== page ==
Just before midnight on August 12 2015, two blasts ripped through the Binhai New Area port of Tianjin. The blasts were so powerful that they could be seen from space and terrifying footage of the explosions was circulated around the world. 203 people lost their lives that night- and thousands more were left homeless, injured, shocked and afraid.
The residents of Harbour City and Qihang Jia Park- both around 300m from the blast site- had no idea that they were living under the shadow of a ticking time bomb. Despite pressure from media and the public, the investigation report of the Tianjin chemical accident still hasn’t been released, and neither have the full details of the safety assessment of the Ruihai Logistics Warehouse. All across China, there are facilities like the Ruihai warehouse, housing dangerous chemicals in residential areas.
This means that right now there are more ticking time bombs, located next to schools, homes and office buildings, that could go off any time.
Months after the explosion, the people whose homes were destroyed that night are still struggling to piece their lives back together. We spoke to 5 families about how the experience has changed them, and their hopes and concerns for the future.
“I thought it was the end of the world”
Qing Ying was asleep in her bed when the Ruihai chemical warehouse just over 300m from her home exploded, sending a blast through her apartment and shards of glass from her shattered windows into her thigh.
By the time the second explosion occurred she had already grabbed her son and started running from the building. She recalls that she could barely walk from the injuries in her leg, but her son forced her to keep going. When she got outside, her neighbour, Feifei, helped her find a car in the chaos and took her to see a doctor friend of his.
“For me, the most precious thing is the relationships between neighbours. It’s unusual to find such a close-knit community nowadays, but we had that.”
“I was so happy to finally have a place to call home. I never expected that after 2 years it would be completely destroyed.”
Chen Qiang and Fang Li moved into this apartment in 2013, after selling their family home and borrowing money in order to buy it.
Fang li and their daughter were out of town on the night of the explosion but Chen Qiang had remained behind. Glass from his window pierced his left eye when the first explosion happened. By the time his wife arrived at the hospital his eye had already been removed.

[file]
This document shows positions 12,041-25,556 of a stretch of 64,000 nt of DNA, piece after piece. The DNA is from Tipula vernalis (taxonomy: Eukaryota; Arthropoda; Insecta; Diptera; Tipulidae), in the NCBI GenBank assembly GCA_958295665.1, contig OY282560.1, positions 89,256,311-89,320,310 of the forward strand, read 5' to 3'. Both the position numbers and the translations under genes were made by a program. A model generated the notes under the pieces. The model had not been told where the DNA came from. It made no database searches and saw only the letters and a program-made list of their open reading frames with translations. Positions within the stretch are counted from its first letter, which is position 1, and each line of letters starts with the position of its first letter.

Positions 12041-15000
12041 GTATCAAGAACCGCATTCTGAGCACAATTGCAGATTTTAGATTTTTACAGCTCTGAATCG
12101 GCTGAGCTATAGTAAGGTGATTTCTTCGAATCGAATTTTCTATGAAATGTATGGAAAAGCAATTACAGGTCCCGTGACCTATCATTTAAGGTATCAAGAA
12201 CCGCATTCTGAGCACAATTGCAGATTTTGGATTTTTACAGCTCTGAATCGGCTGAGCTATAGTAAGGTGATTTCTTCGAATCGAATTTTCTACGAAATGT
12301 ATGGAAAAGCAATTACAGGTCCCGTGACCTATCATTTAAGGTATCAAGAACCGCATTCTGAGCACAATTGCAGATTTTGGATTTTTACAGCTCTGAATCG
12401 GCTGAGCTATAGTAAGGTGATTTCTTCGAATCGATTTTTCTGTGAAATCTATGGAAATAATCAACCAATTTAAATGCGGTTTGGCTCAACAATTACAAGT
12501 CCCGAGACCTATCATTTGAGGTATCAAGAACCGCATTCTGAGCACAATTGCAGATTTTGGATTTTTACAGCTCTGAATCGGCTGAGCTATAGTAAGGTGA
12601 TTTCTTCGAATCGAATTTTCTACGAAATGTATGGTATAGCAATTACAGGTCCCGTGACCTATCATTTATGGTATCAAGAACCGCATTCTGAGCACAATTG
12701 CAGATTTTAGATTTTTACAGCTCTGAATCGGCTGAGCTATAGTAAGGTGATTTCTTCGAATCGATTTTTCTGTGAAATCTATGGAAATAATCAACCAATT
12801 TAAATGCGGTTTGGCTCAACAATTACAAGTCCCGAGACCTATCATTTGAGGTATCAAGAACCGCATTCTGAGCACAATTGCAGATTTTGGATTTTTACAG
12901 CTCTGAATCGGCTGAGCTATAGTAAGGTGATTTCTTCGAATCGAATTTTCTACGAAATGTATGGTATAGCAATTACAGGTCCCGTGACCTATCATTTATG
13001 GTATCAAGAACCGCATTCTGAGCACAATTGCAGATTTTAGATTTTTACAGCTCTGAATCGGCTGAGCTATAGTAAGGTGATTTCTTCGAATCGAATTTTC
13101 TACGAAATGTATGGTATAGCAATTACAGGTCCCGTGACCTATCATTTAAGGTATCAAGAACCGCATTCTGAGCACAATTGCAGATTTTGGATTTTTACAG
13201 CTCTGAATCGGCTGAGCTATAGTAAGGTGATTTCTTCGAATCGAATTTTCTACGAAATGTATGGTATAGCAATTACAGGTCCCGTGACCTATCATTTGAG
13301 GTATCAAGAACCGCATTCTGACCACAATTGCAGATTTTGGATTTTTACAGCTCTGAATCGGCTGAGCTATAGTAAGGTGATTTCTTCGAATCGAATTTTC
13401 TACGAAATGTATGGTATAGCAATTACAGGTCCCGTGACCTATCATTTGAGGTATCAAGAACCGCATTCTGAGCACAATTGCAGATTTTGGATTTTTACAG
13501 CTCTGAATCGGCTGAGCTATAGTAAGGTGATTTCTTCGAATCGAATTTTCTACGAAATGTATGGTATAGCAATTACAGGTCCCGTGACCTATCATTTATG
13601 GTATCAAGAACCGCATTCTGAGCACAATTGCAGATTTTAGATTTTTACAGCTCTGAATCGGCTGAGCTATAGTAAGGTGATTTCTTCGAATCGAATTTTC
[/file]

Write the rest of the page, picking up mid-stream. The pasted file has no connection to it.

“Everyone is slowly forgetting about what happened, but we can’t.”
Chen Qiang and Fang Li are now facing a future full of uncertainty. They have moved closer to the city center to make it more convenient for Fang Li to get to work, as she now shoulders more of the burden for providing for the family.
Even now, Chen Qiang doesn’t feel safe. “It happened once, so it could happen again”
“If anyone had known that the container yard stored hazardous chemicals, we would have acted to change that.”
Song was attending a conference in nearby Tanggu the night of the explosion, but his father was staying at his house. When he heard about the explosion he rushed home to find his father, who fortunately was fine apart from a few cuts and bruises.
He says that losing his home has changed his outlook on life: “I used to worry about small things. If I went away for a trip, I would think, who will look after my plants while I’m away? Now there’s nothing to take care of.”
Song is a perfectionist and did a lot of research before buying the apartment. When the building was under construction, he made sure to investigate the structural safety of the building. “I checked and double checked. I thought this place was safe.”
He knew there was a storage area close to the apartment building but he had no idea it was used to store enormous quantities of dangerous chemicals. “If anyone had known that the container yard stored hazardous chemicals, we would have acted to change that.”
“It was such a peaceful neighbourhood before the explosion.”
3 generations of Baozi’s family moved into Harbour City in April 2013. Baozi described the place that they had made their new home. “It was such a peaceful neighbourhood before the explosion.There were a lot of young families here, at night teenagers would play basketball, elderly people would dance in the square. There was a place for the kids to play.”
Now, the once bustling community is like a ghost town.
Baozi showed us his neighbours’ keys that he kept as a memento of his lost neighbourhood. “The keys are useless now, because the doors and locks are gone, but it’s a symbol of trust.”
Many of his neighbours had scrimped, saved and sacrificed to build a life in this place. “We have friends who used up their parents’ entire savings to move here. Some couldn’t afford any furniture when they first moved in. They just arrived with a mattress and slowly purchased the things they needed one by one.”
“Just when we had started a family, settled down and were ready to have a future, the explosion happened.”
“As I ran from the building I saw a young woman crying on the phone to her husband. ‘We don’t have a home anymore’, she said. I felt really sad at that moment.”
The Chen family had only lived in Harbour City for three months before the explosion. On the night of August 12, they went to bed early, but were woken by the first blast. 14 year old Xiaofeng’s back and legs are covered in scars after he was hit by shattering glass from his bedroom window.
His parents say that since the explosion, they think differently about life and their expectations of their son. “Being alive is the most important thing. All of a sudden you can lose your child or your home. The government can rebuild our houses, but they can’t return the life that was lost.”
Qian Cheng is Assistant Campaign Manager for Greenpeace East Asia’s Toxic Campaign.